I am sure however that this is all in fact a misunderstanding, and that Counsel for Rangers got his instructions wrong in some way when appearing in September, or else Mr Whyte has in some way been misquoted.

Surely a prominent businessman would not have admitted in an interview to having effectively misled a court.





Filed under Bain v Rangers, Civil Law, Courts, Football, Rangers

28 responses to “Did Craig Whyte and Rangers Mislead the Court of Session?

  1. Odear

    And he thinks he was being so clever by claiming not to have watched the documentary! That allowed him to say “if they said what I think they might have said then thry are wrong” rather than answering simple questions. Also love the other tactic “You are said to have murdered someone” “I’m not going to comment on specific allegations”

    • Quite how he can instruct his solicitors to sue when he has not seen what is alleged to have defamed him too…

      He is a remarkable man!

      • Frankie

        He stated that he was aware of what was in the programme.

        • Frankie

          I note he said that, but if I was acting for him, I would want him to see the programme so that I had EXACT instructions from him. Libel or defamation cases need to be pled precisely, and if there is any scope for the defence to argue that the case against them is inspecific, they will take it.

          That said Carter-Ruck is an eminent firm, and I am sure they know how to pursue a libel case!

  2. Mross

    He actually comes across as very naive and none too bright or savvy
    Did dodgy dave find a patsy?

  3. Steven Doyle

    Whyte will not sue BBC .Bain ,he’s just trying too create a siege mentality amongst the support

  4. TheBlackKnight


  5. louie

    Sorry Paul have been busy with papers, to clarify Malcolm is not sitting on the Tribunal. He was asked to scan the developments in Edinburgh and give opinion on the arguments presented, he was not overly impressed by the naked naivety of some of the HMRC positions. He picked up on the six year rule immediately a very grey area that no self respecting Silk should or would stray into, Whytes people are using it in their presentation and defences.
    All in all I am told he thinks Andrew has driven a coach and horses through HMRC submissions, he is annoyed because he wanted a clear run at the matters involving English clubs, he will be HMRC lead in any proceedings, however he feels Edinburgh matters could put this event some way off.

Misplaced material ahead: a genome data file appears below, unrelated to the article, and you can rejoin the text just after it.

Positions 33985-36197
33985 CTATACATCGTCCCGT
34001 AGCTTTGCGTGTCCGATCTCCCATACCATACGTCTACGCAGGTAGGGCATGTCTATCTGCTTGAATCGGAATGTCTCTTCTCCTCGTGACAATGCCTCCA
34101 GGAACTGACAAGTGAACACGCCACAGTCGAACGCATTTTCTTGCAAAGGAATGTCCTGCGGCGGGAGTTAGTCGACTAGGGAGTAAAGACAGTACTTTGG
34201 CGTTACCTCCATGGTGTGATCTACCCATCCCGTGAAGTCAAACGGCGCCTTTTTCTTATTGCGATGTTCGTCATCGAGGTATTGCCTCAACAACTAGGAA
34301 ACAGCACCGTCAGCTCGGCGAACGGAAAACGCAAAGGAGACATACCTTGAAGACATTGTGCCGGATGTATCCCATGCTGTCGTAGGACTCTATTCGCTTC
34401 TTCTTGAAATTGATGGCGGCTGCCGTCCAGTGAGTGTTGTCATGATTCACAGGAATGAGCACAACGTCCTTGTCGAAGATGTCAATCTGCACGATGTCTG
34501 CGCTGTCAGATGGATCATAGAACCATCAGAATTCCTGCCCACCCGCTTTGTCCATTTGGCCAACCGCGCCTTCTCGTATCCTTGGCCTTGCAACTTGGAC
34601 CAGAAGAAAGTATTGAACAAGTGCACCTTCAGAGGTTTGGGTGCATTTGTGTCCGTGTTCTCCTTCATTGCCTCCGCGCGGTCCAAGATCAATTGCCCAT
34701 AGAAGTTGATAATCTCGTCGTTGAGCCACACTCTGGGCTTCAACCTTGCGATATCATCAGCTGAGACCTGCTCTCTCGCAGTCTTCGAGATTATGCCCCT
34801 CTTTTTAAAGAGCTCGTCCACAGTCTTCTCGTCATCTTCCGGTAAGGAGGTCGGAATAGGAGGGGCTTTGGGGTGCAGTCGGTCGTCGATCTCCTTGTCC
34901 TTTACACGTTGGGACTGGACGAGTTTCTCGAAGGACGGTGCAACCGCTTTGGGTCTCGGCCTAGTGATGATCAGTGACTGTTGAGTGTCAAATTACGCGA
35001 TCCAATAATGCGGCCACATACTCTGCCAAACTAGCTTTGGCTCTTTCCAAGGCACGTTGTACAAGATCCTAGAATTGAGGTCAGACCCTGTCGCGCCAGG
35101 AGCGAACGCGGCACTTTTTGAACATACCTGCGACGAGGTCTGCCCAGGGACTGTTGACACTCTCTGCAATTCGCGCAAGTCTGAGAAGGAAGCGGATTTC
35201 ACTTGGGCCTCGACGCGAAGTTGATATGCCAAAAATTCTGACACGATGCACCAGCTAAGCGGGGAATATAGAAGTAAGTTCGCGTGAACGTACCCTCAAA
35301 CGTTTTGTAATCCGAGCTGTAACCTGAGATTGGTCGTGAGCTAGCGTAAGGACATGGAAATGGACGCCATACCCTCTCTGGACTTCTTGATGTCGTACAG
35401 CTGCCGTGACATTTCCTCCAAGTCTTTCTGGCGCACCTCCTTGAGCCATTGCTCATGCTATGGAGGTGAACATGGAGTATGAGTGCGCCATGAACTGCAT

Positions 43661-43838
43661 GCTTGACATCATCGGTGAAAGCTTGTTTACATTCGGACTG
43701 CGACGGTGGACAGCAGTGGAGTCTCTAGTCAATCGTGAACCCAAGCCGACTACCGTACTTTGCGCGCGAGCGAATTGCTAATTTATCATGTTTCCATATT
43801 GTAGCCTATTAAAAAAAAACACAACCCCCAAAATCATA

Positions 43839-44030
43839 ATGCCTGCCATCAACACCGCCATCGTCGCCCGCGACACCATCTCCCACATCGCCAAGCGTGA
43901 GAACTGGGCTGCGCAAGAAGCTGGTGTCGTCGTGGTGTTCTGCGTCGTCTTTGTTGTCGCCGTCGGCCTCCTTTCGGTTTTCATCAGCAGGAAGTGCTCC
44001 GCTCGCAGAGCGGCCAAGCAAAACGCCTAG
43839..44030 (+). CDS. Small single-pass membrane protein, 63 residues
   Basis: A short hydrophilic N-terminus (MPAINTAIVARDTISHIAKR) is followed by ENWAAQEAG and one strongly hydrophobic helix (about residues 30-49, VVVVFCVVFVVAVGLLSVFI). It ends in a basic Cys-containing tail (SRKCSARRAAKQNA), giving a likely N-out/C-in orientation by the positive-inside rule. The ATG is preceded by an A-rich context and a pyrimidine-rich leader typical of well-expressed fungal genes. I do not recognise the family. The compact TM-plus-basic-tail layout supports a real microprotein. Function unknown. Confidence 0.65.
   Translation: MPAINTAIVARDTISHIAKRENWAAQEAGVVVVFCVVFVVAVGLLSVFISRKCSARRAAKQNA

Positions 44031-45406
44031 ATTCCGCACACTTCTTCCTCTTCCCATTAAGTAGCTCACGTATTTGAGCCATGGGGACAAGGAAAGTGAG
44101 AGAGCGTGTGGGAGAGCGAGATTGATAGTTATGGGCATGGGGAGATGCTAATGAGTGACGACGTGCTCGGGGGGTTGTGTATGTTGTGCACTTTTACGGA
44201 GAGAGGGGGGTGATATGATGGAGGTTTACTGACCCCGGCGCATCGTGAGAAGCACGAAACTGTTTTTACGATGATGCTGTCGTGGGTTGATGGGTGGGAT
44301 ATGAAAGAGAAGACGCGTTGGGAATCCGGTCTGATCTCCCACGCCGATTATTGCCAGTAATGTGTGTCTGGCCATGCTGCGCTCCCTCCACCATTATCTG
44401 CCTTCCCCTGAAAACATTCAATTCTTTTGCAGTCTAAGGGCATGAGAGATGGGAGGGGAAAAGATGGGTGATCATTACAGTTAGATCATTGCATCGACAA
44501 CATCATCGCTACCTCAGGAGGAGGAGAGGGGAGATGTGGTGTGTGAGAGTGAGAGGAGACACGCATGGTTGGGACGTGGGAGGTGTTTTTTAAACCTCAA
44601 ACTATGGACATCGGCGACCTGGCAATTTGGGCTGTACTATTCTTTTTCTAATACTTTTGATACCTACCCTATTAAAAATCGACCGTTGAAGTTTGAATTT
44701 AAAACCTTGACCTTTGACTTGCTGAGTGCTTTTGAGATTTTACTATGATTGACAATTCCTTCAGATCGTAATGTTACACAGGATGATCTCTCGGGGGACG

• TheBlackKnight

      Was he (Malcom) really? Care to explain why Malcom) thought the six year rule is applicable? Given that “no self respecting Silk should or would stray into”.

    • Dear Louie,

      As you clearly have a far better grasp on the issues before the First Tier Tribunal than I have, I wonder if you might have the time to write a detailed analysis of where things stand, without of course compromising any sources if you do not wish to.

      As the earlier parts of the hearing have been, as I understand it, in private, I do not have my usual public sources on which to base my comments, nor sight of pleadings etc.

      As there is some speculation about the six year rule and its application to this case, then your further clarification, if you can manage the time, would be appreciated.


      • TheBlackKnight

        Paul,(hope you enjoyed your hols)

        To me the two statements appear contrary!

        “Whytes people are using it (the six year rule) in their presentation and defences”

        This defense appears to be a “very grey area that no self respecting Silk should or would stray into”

        Yet Louie is confident (his source Malcolm Gammie QC) stated;

        “Andrew (Thornhill) has driven a coach and horses through HMRC submissions”

      • TheBlackKnight

        Paul see


        Seems Louie (accountant/Sam/Ashton…….) may have been misleading!

  6. Malcolm


    Put down the crayons and eat your lunch.

    Naughty boy

  7. Michael

    Could Whyte’s foolishness in the Scotsman interview be all about him trying to give the impression that the Group FC don’t have cashflow problems? I seem to remember that he was scrambling to raise £100k from a share sale so that he could pay Levy & McRae, and that there was a delay in the funds coming through.